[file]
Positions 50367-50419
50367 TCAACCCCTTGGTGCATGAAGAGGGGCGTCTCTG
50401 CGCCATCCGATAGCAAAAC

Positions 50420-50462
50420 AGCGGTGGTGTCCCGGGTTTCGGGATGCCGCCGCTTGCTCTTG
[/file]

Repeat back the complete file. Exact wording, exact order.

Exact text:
Positions 50367-50419
50367 TCAACCCCTTGGTGCATGAAGAGGGGCGTCTCTG
50401 CGCCATCCGATAGCAAAAC

Positions 50420-50462
50420 AGCGGTGGTGTCCCGGGTTTCGGGATGCCGCCGCTTGCTCTTG